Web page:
Winds of change
Winds of change
We are finally on the home stretch of our journey from winter into the long-awaited spring. The grass is now a dry yellow and red mosaic, becoming ever thinner and not springing back up as it used to after the large bodies of buffalo have rested in the shade of the ancient leadwood trees dotted in the plains. Even the lions are leaving flattened patterns in the grass, after feeding on a kill caught the night before, in the windy August evening.
This wind, as unpleasant as it can be some days, is the necessary shake-up before spring. The last dry leaves are blown from the almost bare branches, and seeds are scattered from their mother plant, where they will wait in dusty soils for the summer rains. It was on one of these very windy August mornings that a fellow guide, Ishmael, located a large pride of lions known to us as the Mananga pride, named after the Mananga 4x4 trail to the west of our concession, where these lions are frequently found. They had used the dark and very windy conditions to their advantage and managed to bring down a zebra during what we estimated to be the early hours of the morning.
Prey such as zebra and most other diurnal species do not have good night vision (essentially a high density of light sensitive rod cells in the retina) and rely on their sense of smell and hearing to be aware of their surroundings at night and to steer clear of nocturnal predators.
A windy night thus provides the perfect hunting conditions for predators, as their scent is masked and they do not have to pay too much attention to making sure their every step is quiet, as the wind rustling through the leaves and whizzing past the ears of their prey is loud enough to drown out their movement through the bush. The zebra almost don’t stand a chance against a pride of nine lionesses, one sub-adult male and two large dominant males.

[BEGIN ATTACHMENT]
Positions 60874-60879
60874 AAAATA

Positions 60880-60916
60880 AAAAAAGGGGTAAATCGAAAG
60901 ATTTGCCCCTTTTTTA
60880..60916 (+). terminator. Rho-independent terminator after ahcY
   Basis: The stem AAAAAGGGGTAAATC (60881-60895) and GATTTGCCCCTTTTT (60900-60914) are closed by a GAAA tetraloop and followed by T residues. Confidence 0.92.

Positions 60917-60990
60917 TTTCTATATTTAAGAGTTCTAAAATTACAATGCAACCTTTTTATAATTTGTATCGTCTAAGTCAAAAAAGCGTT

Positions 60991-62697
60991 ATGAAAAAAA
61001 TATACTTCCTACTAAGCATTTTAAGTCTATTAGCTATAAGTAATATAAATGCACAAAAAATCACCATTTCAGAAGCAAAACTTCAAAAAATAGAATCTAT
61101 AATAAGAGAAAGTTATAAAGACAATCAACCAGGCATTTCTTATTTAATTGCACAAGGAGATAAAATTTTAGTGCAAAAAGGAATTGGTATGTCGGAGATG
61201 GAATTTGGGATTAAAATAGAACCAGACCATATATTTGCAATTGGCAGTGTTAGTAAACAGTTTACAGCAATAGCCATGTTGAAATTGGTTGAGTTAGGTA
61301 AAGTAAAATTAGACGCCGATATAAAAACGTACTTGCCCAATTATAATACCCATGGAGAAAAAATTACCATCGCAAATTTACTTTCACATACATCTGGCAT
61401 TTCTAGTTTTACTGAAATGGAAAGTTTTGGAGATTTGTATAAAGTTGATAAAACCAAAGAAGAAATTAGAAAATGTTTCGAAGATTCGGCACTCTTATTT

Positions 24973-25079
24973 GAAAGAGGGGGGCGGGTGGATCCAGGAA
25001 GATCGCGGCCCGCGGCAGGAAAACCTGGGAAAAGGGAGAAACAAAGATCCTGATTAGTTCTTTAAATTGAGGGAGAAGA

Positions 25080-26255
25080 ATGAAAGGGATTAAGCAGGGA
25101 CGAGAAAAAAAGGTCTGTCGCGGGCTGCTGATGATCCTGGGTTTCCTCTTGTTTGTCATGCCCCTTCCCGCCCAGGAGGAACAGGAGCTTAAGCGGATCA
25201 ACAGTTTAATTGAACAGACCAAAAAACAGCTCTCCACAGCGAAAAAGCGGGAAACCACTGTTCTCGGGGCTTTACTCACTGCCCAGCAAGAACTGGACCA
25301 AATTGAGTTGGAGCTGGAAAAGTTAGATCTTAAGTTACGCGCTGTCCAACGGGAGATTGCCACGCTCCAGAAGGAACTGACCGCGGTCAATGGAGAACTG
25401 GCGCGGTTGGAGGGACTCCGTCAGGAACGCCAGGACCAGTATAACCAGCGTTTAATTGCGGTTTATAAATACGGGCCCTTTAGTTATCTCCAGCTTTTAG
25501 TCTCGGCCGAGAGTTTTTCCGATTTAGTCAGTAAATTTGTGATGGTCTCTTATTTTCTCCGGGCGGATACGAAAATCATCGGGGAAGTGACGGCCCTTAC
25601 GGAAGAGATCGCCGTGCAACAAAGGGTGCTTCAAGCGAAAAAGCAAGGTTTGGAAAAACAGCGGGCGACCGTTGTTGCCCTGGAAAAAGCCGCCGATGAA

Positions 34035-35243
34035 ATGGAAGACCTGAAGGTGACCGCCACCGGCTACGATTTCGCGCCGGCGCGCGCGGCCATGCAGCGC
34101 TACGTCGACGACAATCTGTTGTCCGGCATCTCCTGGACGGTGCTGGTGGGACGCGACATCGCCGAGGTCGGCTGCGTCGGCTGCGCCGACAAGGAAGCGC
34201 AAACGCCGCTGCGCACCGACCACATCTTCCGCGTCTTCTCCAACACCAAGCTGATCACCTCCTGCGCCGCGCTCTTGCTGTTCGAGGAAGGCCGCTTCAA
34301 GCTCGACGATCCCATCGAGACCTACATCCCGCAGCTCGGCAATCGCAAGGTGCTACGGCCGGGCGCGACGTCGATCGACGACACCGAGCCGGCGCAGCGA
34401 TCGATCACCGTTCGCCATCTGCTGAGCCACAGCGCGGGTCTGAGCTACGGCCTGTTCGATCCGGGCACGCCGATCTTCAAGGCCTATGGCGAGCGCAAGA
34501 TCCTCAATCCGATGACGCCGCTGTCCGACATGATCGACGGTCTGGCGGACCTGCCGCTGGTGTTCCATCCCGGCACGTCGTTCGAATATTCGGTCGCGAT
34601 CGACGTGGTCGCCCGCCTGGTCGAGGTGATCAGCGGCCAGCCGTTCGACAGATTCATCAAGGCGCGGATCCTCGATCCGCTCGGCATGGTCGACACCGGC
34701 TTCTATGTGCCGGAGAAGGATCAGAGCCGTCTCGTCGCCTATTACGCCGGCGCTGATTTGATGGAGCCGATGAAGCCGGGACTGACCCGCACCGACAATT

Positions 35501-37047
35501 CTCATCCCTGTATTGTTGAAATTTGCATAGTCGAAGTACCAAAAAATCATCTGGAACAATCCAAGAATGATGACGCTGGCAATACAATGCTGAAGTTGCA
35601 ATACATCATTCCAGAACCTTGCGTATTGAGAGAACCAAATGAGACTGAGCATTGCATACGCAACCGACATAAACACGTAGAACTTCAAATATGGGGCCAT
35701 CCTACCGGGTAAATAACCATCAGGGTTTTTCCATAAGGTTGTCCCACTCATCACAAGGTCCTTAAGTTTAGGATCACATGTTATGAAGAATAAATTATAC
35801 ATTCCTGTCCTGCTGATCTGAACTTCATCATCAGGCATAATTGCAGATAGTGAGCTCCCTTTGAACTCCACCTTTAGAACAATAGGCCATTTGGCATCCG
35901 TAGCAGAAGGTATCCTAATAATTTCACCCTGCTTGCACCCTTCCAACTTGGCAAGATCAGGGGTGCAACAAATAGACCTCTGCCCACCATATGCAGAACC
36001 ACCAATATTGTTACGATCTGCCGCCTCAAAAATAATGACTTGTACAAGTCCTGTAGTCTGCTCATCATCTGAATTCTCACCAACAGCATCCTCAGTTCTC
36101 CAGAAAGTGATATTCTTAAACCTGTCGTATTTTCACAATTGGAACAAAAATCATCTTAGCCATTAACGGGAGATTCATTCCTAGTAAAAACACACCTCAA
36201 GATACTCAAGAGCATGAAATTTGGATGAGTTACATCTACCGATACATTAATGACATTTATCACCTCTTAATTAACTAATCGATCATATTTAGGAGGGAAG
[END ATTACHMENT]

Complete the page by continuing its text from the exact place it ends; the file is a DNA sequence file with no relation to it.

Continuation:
The pride which, including the cubs, is 19 strong, made quick work of the zebra. On our arrival one of the large males, Xihamham, was dominating the remains of the carcass, emitting low growls every time a member dare get too close.
Even the smallest of the young cubs couldn’t resist the sight of a tasty zebra steak and attempted to sneak around the tree under which Xihamham was resting next to the carcass. What started out as a soft growl, quickly escalated into the big male lion swiping at the hungry cub with his large paw. The surprised cub let out a croaky yelp and ran back towards the females, who already understood the hierarchy of the situation. They were going to have to wait for Xihamham to have his fill.
This is typical lion behaviour as the males are so much larger and stronger than the females. As the dominant males in this area, they also offer protection to the new cubs from any intruding males and so need to keep well fed and in good overall condition. The females have no choice but to remain submissive, but I am sure they enjoy the peace and quiet, as well as having the whole carcass to themselves whilst the males are out patrolling the boundaries of their territory.
The August winds have provided us with great sightings of not only lions, but also the elusive leopards, feeding on a number of different occasions. A few weeks later we found the Mananga pride feeding on a large buffalo bull, but this time Xihamham was able to satisfy his hunger and there was still enough meat for all the females and cubs to also feed - to the point of almost popping! We were treated to the moans and groans of very full cubs as they crawled around dragging their bellies underneath them.